A library’s endowments help provide over 2,000 programs to community
Remember checking out your first chapter book from the library? Or finally opening a book you waited months to read? That feeling—happy, positive—is what keeps the Carmel Clay Public Library thriving even in a digital era. More accurately, those warm feelings that are paired with the Carmel Clay Public Library Foundation and its endowments at Legacy Fund.
The Carmel Clay Public Library Foundation’s endowment, opened in 1993 at Legacy Fund, had become dormant in recent years, but that changed last year when a couple made a significant gift to the endowment just as the library was celebrating its centennial year. “It was a perfect storm” says Liz Hamilton, executive director, Carmel Clay Public Library Foundation. They were able to pair the centennial year with a challenge for donors to match the generous gift. But it wasn’t just current donors that contributed.
The biggest surprise to the foundation was the small, unexpected donations that came from everyone in the community. “It was originally 100 people donating $1,000, but book clubs wanted to get involved, our guild, even the library staff got together to make a $1,000 gift,” says Beth Smietana, communications manager, Carmel Clay Public Library. “People who wouldn’t have been able to be involved were [able to] because they were involved in a group that cared about the library.”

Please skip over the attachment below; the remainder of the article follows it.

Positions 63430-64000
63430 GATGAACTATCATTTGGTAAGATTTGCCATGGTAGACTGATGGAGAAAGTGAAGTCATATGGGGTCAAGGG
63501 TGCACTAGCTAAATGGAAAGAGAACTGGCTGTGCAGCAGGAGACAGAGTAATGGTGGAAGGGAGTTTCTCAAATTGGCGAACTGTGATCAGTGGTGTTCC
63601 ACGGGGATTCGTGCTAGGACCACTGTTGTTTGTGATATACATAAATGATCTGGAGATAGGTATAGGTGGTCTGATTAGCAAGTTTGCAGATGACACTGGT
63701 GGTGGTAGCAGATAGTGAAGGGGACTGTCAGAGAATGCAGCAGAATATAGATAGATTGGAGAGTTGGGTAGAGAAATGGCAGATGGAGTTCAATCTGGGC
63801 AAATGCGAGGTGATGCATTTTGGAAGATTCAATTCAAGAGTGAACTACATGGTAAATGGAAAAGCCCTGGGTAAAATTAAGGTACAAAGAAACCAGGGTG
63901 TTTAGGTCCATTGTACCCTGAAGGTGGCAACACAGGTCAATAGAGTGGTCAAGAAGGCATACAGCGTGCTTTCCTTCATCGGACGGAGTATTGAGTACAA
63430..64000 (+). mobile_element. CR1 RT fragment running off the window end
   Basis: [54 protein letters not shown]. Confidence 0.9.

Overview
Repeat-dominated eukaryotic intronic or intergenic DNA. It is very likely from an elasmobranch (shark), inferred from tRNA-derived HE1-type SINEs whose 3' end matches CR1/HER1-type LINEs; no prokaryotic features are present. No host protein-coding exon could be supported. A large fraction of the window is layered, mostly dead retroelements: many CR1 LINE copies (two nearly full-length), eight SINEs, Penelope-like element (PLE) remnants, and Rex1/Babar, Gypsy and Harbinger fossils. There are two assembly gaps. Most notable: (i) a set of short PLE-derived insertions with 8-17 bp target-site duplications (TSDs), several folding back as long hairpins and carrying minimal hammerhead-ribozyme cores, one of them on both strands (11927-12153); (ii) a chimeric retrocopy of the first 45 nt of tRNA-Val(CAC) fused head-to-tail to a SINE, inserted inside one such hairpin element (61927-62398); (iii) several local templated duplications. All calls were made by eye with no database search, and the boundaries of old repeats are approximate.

From start to finish, the foundation’s endowment grew six times its original amount in just 12 months. Every not-for-profit dreams of a campaign this successful, but does it really take a perfect storm?
“Part of the reason the campaign was successful was because of the number of people that recognized that the library plays a vital role in our community,” says Anne Hensley Poindexter, chair, Carmel Clay Public Library Foundation.
At 3 p.m. every weekday, a flood of Carmel High School students walks through the doors of the library. Entrepreneurs frequently use the private rooms of the library to conduct business meetings and last month, children had the opportunity to practice reading to dogs. In 2014 the library hosted over 2,000 programs free to the community. Hensley Poindexter says getting one of the free tickets to movie night is almost impossible due to popularity.
Carmel Clay Public Library Foundation uses the interest earned on its endowments to fund the programs and opportunities that make the library what it is today.
“Our job is to raise funds…not to manage them,” says Hensley Poindexter.
And that’s the point of their endowments at Legacy Fund—it allows them to spend more time focusing on making their community a better place for everyone. “My hope is that this endowment will ensure that if we come to a point that the library needs additional funding to continue to offer these types of programs that the endowment will allow them to do that,” says Hamilton.
To learn more about charitable organization endowments, contact Rob MacPherson at firstname.lastname@example.org or 317.631.6542 x199.